Norway is part of
`the world against us'
Ha'aretz, April 26, 2002
By Yair Ettinger
If Israeli and Palestinian representatives ever again wanted to
meet in a neutral place to discuss a peace agreement, would Oslo
be it? "Not in the foreseeable future," says Professor
Nils Butenschon, director of the Norwegian Institute of Human Rights.
Mutual distrust between Israel and Norway has grown too deep, he
A symptom of this distrust could be seen in Israel's harsh response
to UN envoy Terje Larsen's criticism of the IDF's behavior in Jenin.
Many outraged Israelis hastened to point out that Larsen is a former
senior Norwegian government official, and that his wife is Norway's
ambassador to Israel. The reaction stemmed from the fact that over
the past few weeks, Norway has emerged as one of Israel's harshest
critics - even, said one Foreign Ministry official, compared to
other Scandinavian countries, all of which are known for their anti-Israel
Yet the harshest criticism is coming not from the Norwegian government,
but from groups that in previous years had close very ties with
Israel - academics, unions and the opposition Social- Democratic
A week ago Norway's largest trade union, representing some 800,000
workers, declared a consumer boycott of Israel. It urged its members
not to buy Israeli goods and to reject invitations from any Israeli
Supermarket chains promptly began labeling Israeli produce with
special stickers to help the boycott, and truckers refused to transport
Israeli goods from the ports. This week, a scheduled concert by
a Hasidic band in Oslo was canceled - even though the band members
were Swiss Jews, not Israelis.
The academic community has been particularly active. Oslo University
has publicly urged its faculty to protest against Israel, and senior
lecturers have gone even further, calling for a full-fledged boycott.
The boycott call was issued through two open letters published in
one of Norway's leading newspapers this month. In one, titled "Professors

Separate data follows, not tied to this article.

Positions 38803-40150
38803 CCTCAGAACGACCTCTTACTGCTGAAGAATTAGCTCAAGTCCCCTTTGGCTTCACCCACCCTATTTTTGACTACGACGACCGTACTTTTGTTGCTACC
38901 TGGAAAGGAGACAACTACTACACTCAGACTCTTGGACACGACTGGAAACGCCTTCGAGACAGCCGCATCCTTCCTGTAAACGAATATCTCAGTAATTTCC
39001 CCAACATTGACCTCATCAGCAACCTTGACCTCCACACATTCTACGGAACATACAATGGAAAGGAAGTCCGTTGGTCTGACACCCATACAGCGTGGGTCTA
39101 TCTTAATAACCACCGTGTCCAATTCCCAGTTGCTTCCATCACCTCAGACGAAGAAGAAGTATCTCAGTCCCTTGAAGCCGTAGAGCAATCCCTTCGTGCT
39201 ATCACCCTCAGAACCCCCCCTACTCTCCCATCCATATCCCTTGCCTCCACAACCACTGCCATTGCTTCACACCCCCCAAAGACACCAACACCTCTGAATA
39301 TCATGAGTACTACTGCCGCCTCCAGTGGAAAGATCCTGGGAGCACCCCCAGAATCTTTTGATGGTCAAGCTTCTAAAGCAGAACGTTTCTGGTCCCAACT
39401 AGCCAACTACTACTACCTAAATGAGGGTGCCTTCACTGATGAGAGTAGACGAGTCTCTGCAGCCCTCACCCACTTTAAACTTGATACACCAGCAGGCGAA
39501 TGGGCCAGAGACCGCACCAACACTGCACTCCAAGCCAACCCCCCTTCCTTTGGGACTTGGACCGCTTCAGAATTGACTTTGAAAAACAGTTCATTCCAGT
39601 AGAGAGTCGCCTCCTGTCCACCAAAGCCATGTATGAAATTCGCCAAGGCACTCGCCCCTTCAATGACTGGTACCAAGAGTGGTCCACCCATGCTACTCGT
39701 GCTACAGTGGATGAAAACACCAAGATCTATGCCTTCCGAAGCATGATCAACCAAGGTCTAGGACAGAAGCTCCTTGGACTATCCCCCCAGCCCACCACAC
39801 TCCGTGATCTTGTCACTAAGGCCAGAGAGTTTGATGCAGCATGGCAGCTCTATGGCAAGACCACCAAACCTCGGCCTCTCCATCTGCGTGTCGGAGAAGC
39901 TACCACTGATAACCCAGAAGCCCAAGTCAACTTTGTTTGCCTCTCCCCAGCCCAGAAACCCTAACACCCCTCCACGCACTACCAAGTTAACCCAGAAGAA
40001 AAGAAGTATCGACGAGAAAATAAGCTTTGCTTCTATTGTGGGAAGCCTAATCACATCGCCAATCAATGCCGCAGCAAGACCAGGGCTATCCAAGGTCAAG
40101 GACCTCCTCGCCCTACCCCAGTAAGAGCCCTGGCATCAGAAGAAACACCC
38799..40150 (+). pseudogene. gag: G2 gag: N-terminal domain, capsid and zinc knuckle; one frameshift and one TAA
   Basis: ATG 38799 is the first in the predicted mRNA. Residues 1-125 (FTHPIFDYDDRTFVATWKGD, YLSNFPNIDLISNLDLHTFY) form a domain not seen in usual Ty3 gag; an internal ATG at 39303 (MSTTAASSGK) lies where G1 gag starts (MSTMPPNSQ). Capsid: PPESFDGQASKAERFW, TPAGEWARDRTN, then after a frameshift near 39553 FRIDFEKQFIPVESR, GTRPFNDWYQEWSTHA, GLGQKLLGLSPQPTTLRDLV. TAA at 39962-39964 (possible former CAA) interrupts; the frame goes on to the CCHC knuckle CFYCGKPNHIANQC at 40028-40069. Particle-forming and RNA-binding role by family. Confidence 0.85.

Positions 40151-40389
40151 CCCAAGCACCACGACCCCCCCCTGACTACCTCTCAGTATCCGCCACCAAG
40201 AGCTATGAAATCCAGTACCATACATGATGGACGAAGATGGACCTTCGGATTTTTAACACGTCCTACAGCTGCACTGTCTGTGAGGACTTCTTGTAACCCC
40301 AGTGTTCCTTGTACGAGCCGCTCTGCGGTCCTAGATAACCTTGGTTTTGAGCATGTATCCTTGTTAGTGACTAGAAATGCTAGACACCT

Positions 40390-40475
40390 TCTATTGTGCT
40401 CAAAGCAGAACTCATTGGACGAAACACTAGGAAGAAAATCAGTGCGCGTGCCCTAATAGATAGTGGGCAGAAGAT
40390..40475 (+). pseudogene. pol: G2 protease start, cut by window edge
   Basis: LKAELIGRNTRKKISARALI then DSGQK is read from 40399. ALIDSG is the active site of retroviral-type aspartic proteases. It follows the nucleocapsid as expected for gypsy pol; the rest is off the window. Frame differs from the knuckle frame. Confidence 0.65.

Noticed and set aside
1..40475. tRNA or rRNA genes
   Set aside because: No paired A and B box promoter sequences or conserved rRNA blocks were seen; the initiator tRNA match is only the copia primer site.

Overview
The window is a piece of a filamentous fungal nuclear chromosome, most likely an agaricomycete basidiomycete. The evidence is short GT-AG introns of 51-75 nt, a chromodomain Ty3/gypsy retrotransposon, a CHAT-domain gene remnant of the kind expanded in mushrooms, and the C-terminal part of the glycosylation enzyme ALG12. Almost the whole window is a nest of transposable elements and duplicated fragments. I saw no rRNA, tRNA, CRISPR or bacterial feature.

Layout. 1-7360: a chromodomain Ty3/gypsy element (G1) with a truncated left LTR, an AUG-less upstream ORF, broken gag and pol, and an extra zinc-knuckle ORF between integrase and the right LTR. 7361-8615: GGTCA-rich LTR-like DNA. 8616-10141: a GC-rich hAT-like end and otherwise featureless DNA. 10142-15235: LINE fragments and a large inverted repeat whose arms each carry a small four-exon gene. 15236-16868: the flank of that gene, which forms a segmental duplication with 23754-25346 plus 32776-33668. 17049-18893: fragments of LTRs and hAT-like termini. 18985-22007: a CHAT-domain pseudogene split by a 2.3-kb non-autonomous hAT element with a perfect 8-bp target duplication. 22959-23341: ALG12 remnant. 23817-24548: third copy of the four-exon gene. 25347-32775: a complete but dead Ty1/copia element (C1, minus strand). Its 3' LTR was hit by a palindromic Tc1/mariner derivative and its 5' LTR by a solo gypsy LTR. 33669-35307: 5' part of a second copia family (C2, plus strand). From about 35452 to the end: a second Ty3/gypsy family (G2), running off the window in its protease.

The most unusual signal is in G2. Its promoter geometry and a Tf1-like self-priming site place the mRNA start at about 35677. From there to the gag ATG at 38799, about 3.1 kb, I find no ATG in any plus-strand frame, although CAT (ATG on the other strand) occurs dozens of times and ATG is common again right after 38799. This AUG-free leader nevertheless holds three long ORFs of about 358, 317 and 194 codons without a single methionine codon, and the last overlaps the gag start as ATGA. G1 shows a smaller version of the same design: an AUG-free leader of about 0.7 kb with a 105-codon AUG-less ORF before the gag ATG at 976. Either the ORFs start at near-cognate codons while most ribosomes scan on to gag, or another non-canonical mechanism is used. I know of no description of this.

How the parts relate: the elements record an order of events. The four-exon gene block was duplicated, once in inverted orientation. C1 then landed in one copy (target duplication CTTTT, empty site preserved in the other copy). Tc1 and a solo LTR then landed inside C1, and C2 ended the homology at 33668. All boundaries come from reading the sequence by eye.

are abetting war crimes," Professor Edvard Vogt, a lecturer
in law at Oslo University, wrote: "Among the Western countries,
there is only one, Israel, that is involved in a war of expansion,
that annexes and conquers the land of a neighboring people, bombs
and destroys the neighboring people's infrastructure, shoots its
children and aspires to ethnic cleansing. But most Israeli academics
refrain from protest ... An educated Israeli who doesn't take a
clear stand against his country's policy is a collaborator. And
if we continue to cooperate with Israeli academics without holding
them responsible, we are also collaborators... Just as Hitler did
in Mein Kampf, Sharon and his partners have made their intentions
clear ... There is no doubt that Sharon wants to establish `greater
Author Yoram Kaniuk, who has been hosted in Oslo several times
in recent years, said that when talk turns to politics, "you
discover bottomless hatred. The impression is that suddenly it is
permissible to say anything - against Israel and against Jews ...
Have you ever heard them talk like that about what the Russians
are doing in Chechnya, or about the oppression of 40 million Kurds?"
Unlike in many other European countries, attitudes in homogeneous
Norway are not the product of a large Muslim population. Butenschon
explains that after World War II, Norway felt a strong obligation
to Israel, which translated both into military and economic aid
and emotional attachment. Now, he said, "many Norwegians feel
betrayed. Israel disappointed them from a moral standpoint and crossed